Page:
Price-Look Up (PLU) code stickers on vegetables and fruit are edible.
Most shoppers are familiar with PLU code stickers on fresh produce, commonly removed prior to the consumption of portable fruits like apples and bananas.
Rumors claiming that fruit stickers are edible have long circulated on the internet:
A January 2014 HLN article (boldly proclaiming shoppers ought to go ahead and eat the stickers) popularized the idea:
Fruit stickers are edible! Should you peel them off? Yes. But, if you happen to eat one or two it’s not a big deal. They’re actually made out of “edible paper” or other food grade materials with that possibility in mind!
Even the glue is food grade. The FDA says so.
Although the HLN article stated that fruit stickers were “edible,” it immediately cautioned consumers to remove them anyway (adding that “one or two” stickers likely wouldn’t have an adverse effect). Thus we need to consider the meaningful difference between “not harmful to eat” and “genuinely edible.”
It didn’t take long for the “fruit stickers are edible” claim to evolve from “eating a few fruit stickers accidentally probably won’t harm you” to “the FDA endorses the consumption of fruit stickers.” Within a few months Reddit users debated the wisdom in consuming PLU code stickers, Quora members asked whether they should be eating fruit stickers, and “facts”-themed Twitter accounts routinely informed followers about the edibility of fruit stickers (as seen in the example above). Before long, it seemed readers were inferring that removing fruit stickers was akin to discarding nutrient-rich skins on certain produce items and detrimental to your health.
HLN cited the unreliable WikiHow as a source for its claim that PLU code stickers were made from “edible paper,” suggesting that overall guidance about adding stickers to your diet was scarce. WikiHow’s page didn’t substantiate its claim that fruit stickers are made from edible paper, nor did the site clarify under which regulatory body such a practice might be governed.
While our search turned up multiple versions of the rumor, we were unable to find any information supporting the assertion that fruit stickers were routinely made from a substance specifically deemed “edible paper” (versus just “paper,” which is technically edible under a variety of circumstances but inadvisable to eat). Label manufacturers frequently described produce stickers as “FDA compliant,” but clicking through to pages devoted to those stickers seemed to indicate that the paper used was identical to any other sticker. Multiple websites sell produce labels, but none that we found specified the paper was edible or made from a particular sort of paper. One of those manufacturers explained in their sales copy:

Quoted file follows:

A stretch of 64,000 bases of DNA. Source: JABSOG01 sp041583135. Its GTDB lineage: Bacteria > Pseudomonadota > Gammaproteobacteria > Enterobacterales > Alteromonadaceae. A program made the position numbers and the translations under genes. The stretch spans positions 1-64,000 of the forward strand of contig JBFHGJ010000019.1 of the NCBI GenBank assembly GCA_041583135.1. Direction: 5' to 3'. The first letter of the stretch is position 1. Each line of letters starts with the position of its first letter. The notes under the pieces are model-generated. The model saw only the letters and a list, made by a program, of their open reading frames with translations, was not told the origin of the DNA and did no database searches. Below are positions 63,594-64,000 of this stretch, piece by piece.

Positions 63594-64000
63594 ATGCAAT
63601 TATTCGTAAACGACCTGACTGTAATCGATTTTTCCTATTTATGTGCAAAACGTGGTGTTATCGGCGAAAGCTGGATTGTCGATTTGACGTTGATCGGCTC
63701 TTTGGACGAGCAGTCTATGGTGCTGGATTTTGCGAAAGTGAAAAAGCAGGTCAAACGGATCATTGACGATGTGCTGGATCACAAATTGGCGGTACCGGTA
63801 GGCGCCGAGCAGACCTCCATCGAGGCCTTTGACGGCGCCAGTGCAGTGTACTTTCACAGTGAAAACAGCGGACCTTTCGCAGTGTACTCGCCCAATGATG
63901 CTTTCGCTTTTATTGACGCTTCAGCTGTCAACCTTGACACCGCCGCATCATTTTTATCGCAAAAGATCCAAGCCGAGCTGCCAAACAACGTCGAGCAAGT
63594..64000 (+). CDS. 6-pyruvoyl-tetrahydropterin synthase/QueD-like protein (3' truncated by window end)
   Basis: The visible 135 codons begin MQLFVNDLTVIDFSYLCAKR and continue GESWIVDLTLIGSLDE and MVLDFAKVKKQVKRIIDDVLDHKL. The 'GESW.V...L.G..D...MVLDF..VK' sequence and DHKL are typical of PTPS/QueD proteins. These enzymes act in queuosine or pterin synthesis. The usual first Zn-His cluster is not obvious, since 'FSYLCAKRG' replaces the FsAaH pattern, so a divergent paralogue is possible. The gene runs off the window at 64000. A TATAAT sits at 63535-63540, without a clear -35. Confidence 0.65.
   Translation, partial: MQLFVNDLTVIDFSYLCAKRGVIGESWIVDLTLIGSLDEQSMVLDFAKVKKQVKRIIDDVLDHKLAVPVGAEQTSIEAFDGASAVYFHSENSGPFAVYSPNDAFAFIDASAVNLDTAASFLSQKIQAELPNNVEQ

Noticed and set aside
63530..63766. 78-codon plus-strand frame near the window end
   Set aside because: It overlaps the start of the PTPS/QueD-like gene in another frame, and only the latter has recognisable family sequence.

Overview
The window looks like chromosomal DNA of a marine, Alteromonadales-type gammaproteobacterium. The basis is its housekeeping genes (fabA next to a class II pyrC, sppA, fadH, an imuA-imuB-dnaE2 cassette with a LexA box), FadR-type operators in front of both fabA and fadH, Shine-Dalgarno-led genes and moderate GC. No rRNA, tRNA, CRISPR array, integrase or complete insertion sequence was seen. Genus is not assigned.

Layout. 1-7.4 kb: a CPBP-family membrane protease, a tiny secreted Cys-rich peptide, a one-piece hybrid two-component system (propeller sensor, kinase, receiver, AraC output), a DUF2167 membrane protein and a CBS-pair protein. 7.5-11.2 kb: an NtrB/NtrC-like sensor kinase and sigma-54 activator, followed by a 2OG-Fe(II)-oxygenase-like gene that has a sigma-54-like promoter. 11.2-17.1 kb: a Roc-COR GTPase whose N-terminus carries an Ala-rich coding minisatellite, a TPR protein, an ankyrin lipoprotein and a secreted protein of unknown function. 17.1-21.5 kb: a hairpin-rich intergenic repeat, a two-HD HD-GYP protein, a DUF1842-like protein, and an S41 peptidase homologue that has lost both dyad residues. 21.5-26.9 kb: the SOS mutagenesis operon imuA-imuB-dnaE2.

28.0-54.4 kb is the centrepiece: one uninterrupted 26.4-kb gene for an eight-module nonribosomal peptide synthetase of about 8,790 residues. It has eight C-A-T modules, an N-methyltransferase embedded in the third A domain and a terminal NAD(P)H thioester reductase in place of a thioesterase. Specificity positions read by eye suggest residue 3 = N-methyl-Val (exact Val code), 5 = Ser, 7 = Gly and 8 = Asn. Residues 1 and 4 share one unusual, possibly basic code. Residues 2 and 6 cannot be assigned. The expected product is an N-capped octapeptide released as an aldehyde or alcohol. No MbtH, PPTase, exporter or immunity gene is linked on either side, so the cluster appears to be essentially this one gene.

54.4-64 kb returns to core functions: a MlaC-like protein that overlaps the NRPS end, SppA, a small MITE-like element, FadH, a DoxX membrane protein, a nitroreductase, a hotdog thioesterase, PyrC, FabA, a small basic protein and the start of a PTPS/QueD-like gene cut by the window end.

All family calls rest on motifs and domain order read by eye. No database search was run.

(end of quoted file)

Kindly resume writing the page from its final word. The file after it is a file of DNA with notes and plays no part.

Some label materials may meet the requirements of one or more FDA regulations — but not all. The label regulations you will need to follow depend on your product and where you expect to put the label. For example, a label used on an orange or banana peel is considered an “indirect food additive” because the actual food stuff is not affected by the adhesive elements on the peel. However, the label is still considered a “food contact substance,” and falls under a separate set of FDA guidelines.
The second portion of the claim pertained to label adhesive, which should be noted is no indicator of sticker edibility: any number of inedible things could be affixed to a pear or parsnip with food-grade adhesive and retain the original item’s non-food status. It stands to reason that all produce labels would be affixed with safe-to-eat glue, as trace amounts of the adhesive would likely survive washing. The FDA maintains guidelines governing which adhesives are generally recognized as safe for edible items.
A 2007 news report about technology in produce labeling didn’t address whether such stickers are strictly edible; but it described alternatives, suggesting that stickers were not intended for consumption: “The days of peeling pesky stickers off apples and tomatoes may soon be over. A Georgia company is seeking federal approval for a laser that etches indelible but edible labels onto the skins of fruits and vegetables.”
Ingredients aren’t the only potential threat posed by fruit stickers. Anecdotal accounts of accidental choking involving produce labels abound on the internet; and a 1998 newspaper article (which described the tags as “edible”) addressed accidental consumption of the stickers:
And, as you might have guessed, some less-than-vigilant people wind up swallowing the stickers.
“We’ve received five or six complaints about people eating them and one about a person choking a bit,” says a Food and Drug Administration spokeswoman. “As a consumer, you need to take the responsibility to wash the produce and remove extraneous materials, especially for children.”
Then, in a lowered voice doused in disapproval, she adds, “The choking person was eating while driving, you know.”
Ultimately, the assertion that fruit stickers are specifically edible appeared to be somewhat misguided. We were unable to determine whether such labels are routinely produced from any specific material at all, much less prove the consistent usage of paper specifically designed to be eaten by produce consumers. Moreover, the stickers are (by all accounts) not intended for general consumption: they don’t taste good, and folks of all ages have inadvertently choked on fruit stickers (which undoubtedly pose a higher choking risk to babies and toddlers). It’s true that consuming a fruit sticker isn’t likely to kill you, but the claim they’re “edible” isn’t precisely correct.
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